Zimbabwe's president, Robert Mugabe, says that if President Bush attempts to interfere in Zimbabwe's domestic affairs, he will be unwelcome in Africa. But other Africans see signs of hope in the U.S. president's first visit to Africa.
Mr. Mugabe told his supporters at a rural settlement last Friday that if Mr. Bush tries to influence African leaders against him, his message to the American president will be, "Yankee, go home."
Mr. Bush's trip coincides with an African Union summit in Mozambique's capital, Maputo. Political analysts say that in the five African capitals that Mr. Bush is scheduled to visit, and in Maputo, the shadow of Zimbabwe looms large.
Mr. Mugabe, once an African hero who was warmly welcomed on the world's stage, is now seen as an African problem, and Mr. Bush said last week that there should be new elections in Zimbabwe.
Secretary of State Colin Powell has called for African countries, particularly South Africa, to exert pressure on Mr. Mugabe to step down as soon as possible.
The South African government, through its High Commission in Harare, is facilitating exploratory talks, mainly with the ruling Zanu PF, to try to find a way out of Zimbabwe's present political and economic crisis.
But well-placed diplomatic sources say little progress is being made in these contacts, mainly because Zanu PF has no successor who could be sure of winning a free and fair election to replace Mr. Mugabe.
Several church groups and business people say they are also engaging with Zanu PF trying to find a way forward to new elections and to provide Mr. Mugabe with a dignified route to retirement.
The opposition Movement for Democratic Change is sending two delegations southward this week, one to Pretoria to meet with the U.S. delegation, and one to the African Union summit. Movement for Democratic Change leader Morgan Tsvangirai and secretary general Welshman Ncube are unable to be part of the two diplomatic initiatives because both are on trial for treason and cannot leave the country.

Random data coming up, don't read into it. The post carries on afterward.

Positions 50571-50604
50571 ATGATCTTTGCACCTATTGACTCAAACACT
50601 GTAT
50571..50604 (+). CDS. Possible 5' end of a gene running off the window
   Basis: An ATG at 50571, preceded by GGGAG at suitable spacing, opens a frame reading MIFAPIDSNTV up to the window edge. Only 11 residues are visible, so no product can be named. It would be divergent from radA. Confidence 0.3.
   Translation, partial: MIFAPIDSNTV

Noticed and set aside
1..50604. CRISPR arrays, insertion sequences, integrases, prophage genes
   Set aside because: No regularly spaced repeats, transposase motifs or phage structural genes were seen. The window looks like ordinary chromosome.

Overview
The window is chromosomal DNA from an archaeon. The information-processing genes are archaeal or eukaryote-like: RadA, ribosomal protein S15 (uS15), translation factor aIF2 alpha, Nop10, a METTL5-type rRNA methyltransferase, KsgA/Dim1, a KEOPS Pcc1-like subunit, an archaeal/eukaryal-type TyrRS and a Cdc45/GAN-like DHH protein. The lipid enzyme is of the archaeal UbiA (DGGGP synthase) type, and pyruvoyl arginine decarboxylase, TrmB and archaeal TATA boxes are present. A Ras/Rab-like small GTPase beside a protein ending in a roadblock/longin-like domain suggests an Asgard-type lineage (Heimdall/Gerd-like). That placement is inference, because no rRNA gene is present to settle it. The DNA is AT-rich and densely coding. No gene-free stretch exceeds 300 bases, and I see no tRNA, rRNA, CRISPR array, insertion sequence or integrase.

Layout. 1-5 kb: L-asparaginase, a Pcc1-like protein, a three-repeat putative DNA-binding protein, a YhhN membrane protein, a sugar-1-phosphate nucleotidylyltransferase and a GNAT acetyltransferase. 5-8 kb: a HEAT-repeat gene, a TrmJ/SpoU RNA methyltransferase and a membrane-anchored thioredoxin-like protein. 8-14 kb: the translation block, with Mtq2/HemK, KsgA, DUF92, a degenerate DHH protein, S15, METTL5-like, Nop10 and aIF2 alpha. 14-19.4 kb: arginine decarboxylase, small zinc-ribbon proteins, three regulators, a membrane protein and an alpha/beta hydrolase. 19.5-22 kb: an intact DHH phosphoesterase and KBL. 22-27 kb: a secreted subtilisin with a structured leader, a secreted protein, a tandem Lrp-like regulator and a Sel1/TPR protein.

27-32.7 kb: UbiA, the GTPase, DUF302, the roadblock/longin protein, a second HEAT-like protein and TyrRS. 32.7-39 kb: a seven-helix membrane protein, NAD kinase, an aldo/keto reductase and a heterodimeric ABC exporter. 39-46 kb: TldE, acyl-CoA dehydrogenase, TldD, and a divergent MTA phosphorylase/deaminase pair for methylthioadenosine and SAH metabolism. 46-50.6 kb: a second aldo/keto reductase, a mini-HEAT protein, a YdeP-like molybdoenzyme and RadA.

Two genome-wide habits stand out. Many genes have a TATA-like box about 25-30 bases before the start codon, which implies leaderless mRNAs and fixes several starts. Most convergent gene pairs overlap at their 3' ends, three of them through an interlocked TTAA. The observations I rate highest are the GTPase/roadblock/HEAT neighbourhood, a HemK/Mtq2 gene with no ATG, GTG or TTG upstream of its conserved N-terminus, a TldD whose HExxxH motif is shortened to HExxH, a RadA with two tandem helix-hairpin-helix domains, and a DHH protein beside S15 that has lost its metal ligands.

Zimbabwean political analysts and pressure groups from inside South Africa are working behind the scenes to try to mediate a solution. They say they are hopeful that President Bush's African visit may encourage South African President Thabo Mbeki to increase pressure on Mr. Mugabe to leave office.
Mr. Mugabe is already under extreme pressure as Zimbabwe's economic disintegration gathers speed. In particular, well-placed sources said he was unable to secure credit for fuel supplies from Libya during his recent visit to Tripoli.
While many African intellectuals and political activists have expressed reservations about Mr. Bush in the days leading up his visit, people at the grass roots in Zimbabwe, where suffering is deepest, say they are glad he is coming to Africa.
On the streets, at bus stops, in letters to the privately owned press, they say they have no faith in African leaders. They say that only Mr. Bush is strong enough to force Africa to persuade Mr. Mugabe to go.